Sunday, 10 May 2015

Mother's Day - A celebration

Firstly I have to apologise for being a little tardy with my scheduled post! We are at present driving home, after spending the weekend with family, and celebrating Mother's Day with my mother. This morning, we braved a very chilly morning to take Mum out for Mothers's Day brunch. As she is quite elderly now it is a wonderful to have some time with her and see her delight when the huge plate of apple and cinnamon pancakes was popped in front of her. 

This morning's celebration got me thinking! remembering past mother days and wondering how long we had been celebrating Mother's Day in Australia.  

It you go back in history there are numerous references of different festivals that celebrated Mothers.  Many historians proposed that the first Mother's Day celebrations were the ancient spring festivals dedicated to mother goddesses. In Rome, around 250 BC there was the celebration to Cybele, or  Magna Mater (Great Mother). This festival was celebrated for three days in March and was called Hilaria.  The Greek's had a similar celebration in spring in which they honoured Rhea the mother of gods and goddesses. 
Anna Jarvis

A similar celebration, called Mothering Sunday, has been practiced in England since the 1600's. This celebration is also called Mid-Lent Sunday. However, the celebration of the modern Mothers day is accredited to Anna Jarvis. In 1908 Anna sought to honour her mother by holding a memorial church service in Grafton, West Virginia. It was her desire to have a day put aside especially to remember and pay respect to mothers. Following this service Anna and her fellow supporters lobbied officials throughout America to have Mother's Day endorsed as an official holiday.

I hope and pray that someone, sometime will found a memorial mothers day commemorating her for the matchless service she renders to humanity in every field of life.  She is entitled to it.  
- Ann Reeves Jarvis.

By 1911 Mother's Day was celebrated widely throughout the United States, and in 1914 the second Sunday in May was officially declared as "Mother's Day".  Her wishes were realised.  Interestingly, in later years, after the commercialisation of "Mother's Day" by florists, chocolate manufacturers, and greeting card companies, Anna regretted the move away from the true meaning of Mother's Day.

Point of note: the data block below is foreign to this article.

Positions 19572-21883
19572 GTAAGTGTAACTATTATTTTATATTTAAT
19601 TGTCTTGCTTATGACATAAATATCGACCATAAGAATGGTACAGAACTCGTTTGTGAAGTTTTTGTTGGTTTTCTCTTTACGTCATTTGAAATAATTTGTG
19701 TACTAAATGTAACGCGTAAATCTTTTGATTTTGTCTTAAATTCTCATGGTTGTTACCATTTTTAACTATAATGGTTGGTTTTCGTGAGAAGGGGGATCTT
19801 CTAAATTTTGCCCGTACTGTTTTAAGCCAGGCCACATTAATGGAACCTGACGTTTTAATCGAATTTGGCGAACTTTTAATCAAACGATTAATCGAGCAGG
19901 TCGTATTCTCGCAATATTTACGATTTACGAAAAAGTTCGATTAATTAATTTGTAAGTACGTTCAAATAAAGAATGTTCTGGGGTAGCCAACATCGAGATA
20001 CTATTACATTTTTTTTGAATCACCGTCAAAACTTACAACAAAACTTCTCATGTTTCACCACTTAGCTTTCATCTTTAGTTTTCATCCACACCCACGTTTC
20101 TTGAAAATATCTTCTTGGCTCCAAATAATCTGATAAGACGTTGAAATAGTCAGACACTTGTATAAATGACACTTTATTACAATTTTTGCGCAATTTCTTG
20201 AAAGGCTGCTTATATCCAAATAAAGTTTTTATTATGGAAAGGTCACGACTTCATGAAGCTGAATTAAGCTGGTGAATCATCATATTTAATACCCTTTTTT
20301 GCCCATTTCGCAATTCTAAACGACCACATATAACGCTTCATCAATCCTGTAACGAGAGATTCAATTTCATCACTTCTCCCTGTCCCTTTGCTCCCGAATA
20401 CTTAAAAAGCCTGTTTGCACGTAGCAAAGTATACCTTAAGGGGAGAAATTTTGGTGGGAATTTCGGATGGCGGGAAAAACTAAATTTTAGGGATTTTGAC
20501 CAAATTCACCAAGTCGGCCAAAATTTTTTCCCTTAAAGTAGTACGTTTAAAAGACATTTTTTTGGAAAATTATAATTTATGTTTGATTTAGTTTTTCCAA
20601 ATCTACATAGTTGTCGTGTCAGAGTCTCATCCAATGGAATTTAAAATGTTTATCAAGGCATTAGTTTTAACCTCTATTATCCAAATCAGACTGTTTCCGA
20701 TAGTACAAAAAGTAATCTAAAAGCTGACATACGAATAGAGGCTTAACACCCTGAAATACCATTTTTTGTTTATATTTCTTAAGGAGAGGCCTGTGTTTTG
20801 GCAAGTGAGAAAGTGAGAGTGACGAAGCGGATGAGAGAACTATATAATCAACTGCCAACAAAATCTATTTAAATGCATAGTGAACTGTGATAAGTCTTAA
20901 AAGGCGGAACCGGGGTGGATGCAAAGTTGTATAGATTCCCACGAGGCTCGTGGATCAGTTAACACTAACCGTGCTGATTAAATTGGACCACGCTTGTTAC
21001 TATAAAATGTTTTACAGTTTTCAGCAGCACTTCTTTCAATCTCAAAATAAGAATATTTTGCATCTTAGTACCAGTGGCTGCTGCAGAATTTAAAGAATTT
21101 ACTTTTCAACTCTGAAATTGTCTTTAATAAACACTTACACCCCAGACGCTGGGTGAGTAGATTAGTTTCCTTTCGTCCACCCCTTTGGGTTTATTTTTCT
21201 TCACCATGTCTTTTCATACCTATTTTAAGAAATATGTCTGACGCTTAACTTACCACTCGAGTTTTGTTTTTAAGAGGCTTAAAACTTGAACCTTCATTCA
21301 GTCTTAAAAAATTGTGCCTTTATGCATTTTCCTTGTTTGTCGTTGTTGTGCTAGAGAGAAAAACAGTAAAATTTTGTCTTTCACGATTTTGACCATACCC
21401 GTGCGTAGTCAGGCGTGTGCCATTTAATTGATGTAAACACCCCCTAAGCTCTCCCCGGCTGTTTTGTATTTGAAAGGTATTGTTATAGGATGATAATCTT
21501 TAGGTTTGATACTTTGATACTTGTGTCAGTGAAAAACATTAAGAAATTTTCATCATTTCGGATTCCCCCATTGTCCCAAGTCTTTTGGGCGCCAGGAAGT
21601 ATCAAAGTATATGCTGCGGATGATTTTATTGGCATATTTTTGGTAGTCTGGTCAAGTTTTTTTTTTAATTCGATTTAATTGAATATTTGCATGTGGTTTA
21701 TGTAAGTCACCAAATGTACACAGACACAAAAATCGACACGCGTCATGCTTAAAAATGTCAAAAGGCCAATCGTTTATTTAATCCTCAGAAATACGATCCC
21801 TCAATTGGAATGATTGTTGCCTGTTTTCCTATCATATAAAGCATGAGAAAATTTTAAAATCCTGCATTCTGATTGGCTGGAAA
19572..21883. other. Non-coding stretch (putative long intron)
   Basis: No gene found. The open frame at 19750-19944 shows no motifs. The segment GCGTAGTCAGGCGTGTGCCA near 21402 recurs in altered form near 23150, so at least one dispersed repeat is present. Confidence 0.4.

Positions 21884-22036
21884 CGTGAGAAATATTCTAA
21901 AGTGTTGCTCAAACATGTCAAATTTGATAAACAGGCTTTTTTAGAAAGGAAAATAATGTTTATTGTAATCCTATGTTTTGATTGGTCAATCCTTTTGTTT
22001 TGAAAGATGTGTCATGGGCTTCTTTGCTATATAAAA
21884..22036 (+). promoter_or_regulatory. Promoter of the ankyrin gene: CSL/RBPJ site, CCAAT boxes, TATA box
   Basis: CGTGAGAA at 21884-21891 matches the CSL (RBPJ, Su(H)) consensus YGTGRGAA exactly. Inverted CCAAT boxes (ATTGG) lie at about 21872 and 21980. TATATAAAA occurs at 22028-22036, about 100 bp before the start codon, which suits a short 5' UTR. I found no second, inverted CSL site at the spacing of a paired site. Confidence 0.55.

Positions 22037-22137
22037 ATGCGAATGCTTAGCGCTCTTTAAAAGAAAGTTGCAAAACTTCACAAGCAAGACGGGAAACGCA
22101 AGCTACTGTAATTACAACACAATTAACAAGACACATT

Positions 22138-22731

It seems Australia followed quickly in the steps of the United States and "Mother's Day" is reported to be celebrated in 1909, only a year after Anna's celebrated memorial service in West Virgina.

A number of reports can be found in TROVE, outlining the celebration of the new "Mother's Day" holiday.  The report here from 10 May 1909 points out that "the second Sunday in May is now generally set apart in the United States as a period for extolling of the virtues of mothers" it goes on to point out "The mothers of Australia are no less deserving of praise and gratitude than are those of the great Republic".

How did you celebrate mothers day, has your celebration changed over time?  I remember as a small child my sisters and I making cards and saving up for a small gift for Mum. Often this gift would be some talc and soap or a new cup, saucer and plate set for her tea set collection.  Mothers Day would start with four sisters bouncing on Mum and Dad's bed, bringing in our gifts and settling in for a cuddle and wrestle.

As we grew older, we took on the task of preparing a special Sunday lunch to celebrate mother's day.  The kitchen would be turned into something a little short of a war zone, as we put together a three course lunch and our Dad would be assigned to the kitchen sink, up to his elbows in soapy suds, washing the piles of discarded saucepans and pots. My mother must have observed these operations with great amusement and possibly a little trepidation. 

A few years passed and it became my turn to be the recipient of Mother's Day attention.  I recall a number of occasions, lying in bed, and listening to my eldest son, in our kitchen giving directions as my two boys prepared my Mother's Day breakfast.  After a short while, two smiling teenage boys would appear at our bedroom door, one bearing a cup of steaming hot tea and the other balancing a large tray of breakfast goodies.  The tray would be laden with an enormous bowl of rice bubbles, milk lapping the rim of the bowl and a large orange on a side dish.  My husband would smile, wink and whisper,  "Make sure you eat all that cereal".  

Today we celebrate Mothers Day with family gatherings, special lunches, flowers, cards and gifts. Yes, it has become highly commercialised, however it has also become a special time for family to reconnect and pay respects to mothers, grandmothers and aunts. 

I would like to dedicate this Mother's Day post to my special Mum and my grandmothers as these wonderful women have had such an incredible influence on who I am today. 
My Nannas - Happy Mother's Day


  1. Thank you so much for enlightening me about Mother's Day in Australia. It's Mother's Day in the U.S. as well and I am living through my first Mother's Day since Mom's death. It's been hard, but seeing how much other genealogy blogger revere their mothers has made it a bit better.

  2. It must be a tough day for you. Sending you a big Mothers Day hug!

  3. Thank you for explaining and sharing.

  4. Thanks for the history lesson. And, for sharing your Mother's Day celebrations.


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